Static typing [was Re: Python and the need for speed]

Steve D'Aprano steve+python at
Mon Apr 17 06:52:43 EDT 2017

On Sun, 16 Apr 2017 02:27 pm, Steve D'Aprano wrote:

> Are you aware that optional static typing CANNOT be used for optimization?

I think I've over-stated that. Considerably. In other words, I was wrong.

As Steve Yegge points out, dynamic languages like Smalltalk and Lisp were,
back in the 1980s, heavily optimized and were competitive with
statically-typed languages like C:

While this is true:

> Since it is *optional*, it is only a hint, not a fact. You can tell the
> compiler that you believe that n will be an int, but it's not guaranteed.
> As the Dude says, the type hint is
>     that's, like, only your opinion man
> and the compiler cannot trust it. It must still guard the operation with a
> runtime check that n actually is an int, 

The conclusion that I drew:

> and so you lose most or all of 
> the benefit of telling the compiler that it's an int. 

is not necessarily the case. If you're doing lots of little operations on
disparate variables, with lots and lots of guard checks and not much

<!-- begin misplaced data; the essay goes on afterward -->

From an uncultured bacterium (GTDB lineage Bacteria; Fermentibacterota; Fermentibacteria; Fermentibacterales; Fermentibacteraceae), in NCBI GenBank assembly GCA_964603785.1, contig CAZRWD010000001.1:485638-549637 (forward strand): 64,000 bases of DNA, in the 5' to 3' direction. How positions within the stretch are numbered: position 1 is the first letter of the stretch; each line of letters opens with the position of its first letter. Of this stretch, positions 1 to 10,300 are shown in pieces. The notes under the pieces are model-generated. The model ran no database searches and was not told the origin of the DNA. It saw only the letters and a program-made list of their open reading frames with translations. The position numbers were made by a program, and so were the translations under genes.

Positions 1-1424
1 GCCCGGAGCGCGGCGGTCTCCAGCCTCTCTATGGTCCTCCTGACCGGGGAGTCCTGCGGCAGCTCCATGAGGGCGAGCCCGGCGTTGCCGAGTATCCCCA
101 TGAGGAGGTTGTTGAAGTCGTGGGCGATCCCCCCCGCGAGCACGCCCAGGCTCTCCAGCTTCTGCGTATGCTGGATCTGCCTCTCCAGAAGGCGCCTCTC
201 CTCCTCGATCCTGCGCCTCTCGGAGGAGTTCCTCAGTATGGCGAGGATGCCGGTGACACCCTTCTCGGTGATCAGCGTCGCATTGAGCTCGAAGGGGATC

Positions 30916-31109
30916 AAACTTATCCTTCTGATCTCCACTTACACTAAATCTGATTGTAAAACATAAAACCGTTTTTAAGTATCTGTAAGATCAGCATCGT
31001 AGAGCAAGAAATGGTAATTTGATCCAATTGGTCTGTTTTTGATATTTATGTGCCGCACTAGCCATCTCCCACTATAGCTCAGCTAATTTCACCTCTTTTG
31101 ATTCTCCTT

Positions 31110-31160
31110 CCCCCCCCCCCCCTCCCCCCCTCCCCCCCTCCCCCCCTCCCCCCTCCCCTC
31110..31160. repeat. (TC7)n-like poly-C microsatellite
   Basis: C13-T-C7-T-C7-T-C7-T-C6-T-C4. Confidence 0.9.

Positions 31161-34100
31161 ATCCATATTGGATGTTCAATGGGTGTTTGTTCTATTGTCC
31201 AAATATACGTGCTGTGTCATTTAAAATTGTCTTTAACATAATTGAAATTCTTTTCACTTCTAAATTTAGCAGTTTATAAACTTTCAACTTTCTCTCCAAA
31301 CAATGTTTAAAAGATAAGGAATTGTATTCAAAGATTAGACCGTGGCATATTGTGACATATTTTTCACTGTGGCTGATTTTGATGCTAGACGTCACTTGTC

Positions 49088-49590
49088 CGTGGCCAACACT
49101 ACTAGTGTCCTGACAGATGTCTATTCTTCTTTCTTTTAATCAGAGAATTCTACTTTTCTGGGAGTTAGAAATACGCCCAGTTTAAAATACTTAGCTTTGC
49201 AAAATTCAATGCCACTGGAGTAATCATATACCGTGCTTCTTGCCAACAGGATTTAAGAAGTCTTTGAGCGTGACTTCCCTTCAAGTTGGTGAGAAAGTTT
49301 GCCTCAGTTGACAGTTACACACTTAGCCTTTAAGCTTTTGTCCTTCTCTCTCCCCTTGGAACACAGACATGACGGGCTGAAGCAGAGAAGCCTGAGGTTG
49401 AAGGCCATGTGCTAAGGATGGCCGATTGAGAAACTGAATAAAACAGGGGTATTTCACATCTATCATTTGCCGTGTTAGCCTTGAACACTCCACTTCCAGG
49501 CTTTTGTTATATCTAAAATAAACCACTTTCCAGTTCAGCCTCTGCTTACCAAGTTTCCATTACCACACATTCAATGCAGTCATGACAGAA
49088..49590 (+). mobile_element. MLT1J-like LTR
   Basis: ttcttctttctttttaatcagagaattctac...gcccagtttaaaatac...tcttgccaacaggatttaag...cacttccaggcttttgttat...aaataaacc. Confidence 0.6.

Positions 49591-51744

optimized code, it will go badly for you, but on the other hand for big
loops with only a few up-front checks and predictable types, there may be
opportunities for optimization.

Honestly, I'm not quite sure what I was thinking: that sort of "optimized
code with a guard" is exactly what Psycho does, and what FATPython is
hoping to bring to CPython some day.

At the present time, the state of the art of gradual typing is still keeping
the emphasis on optional static typing for *correctness*, not optimization:

but research does continue into using gradual typing for optimizations:

> Python's gradual typing is not about optimization, it is about testing
> program correctness and helping to find bugs at compile time*. 

That's the motivation for MyPy.

“Cheer up,” they said, “things could be worse.” So I cheered up, and sure
enough, things got worse.

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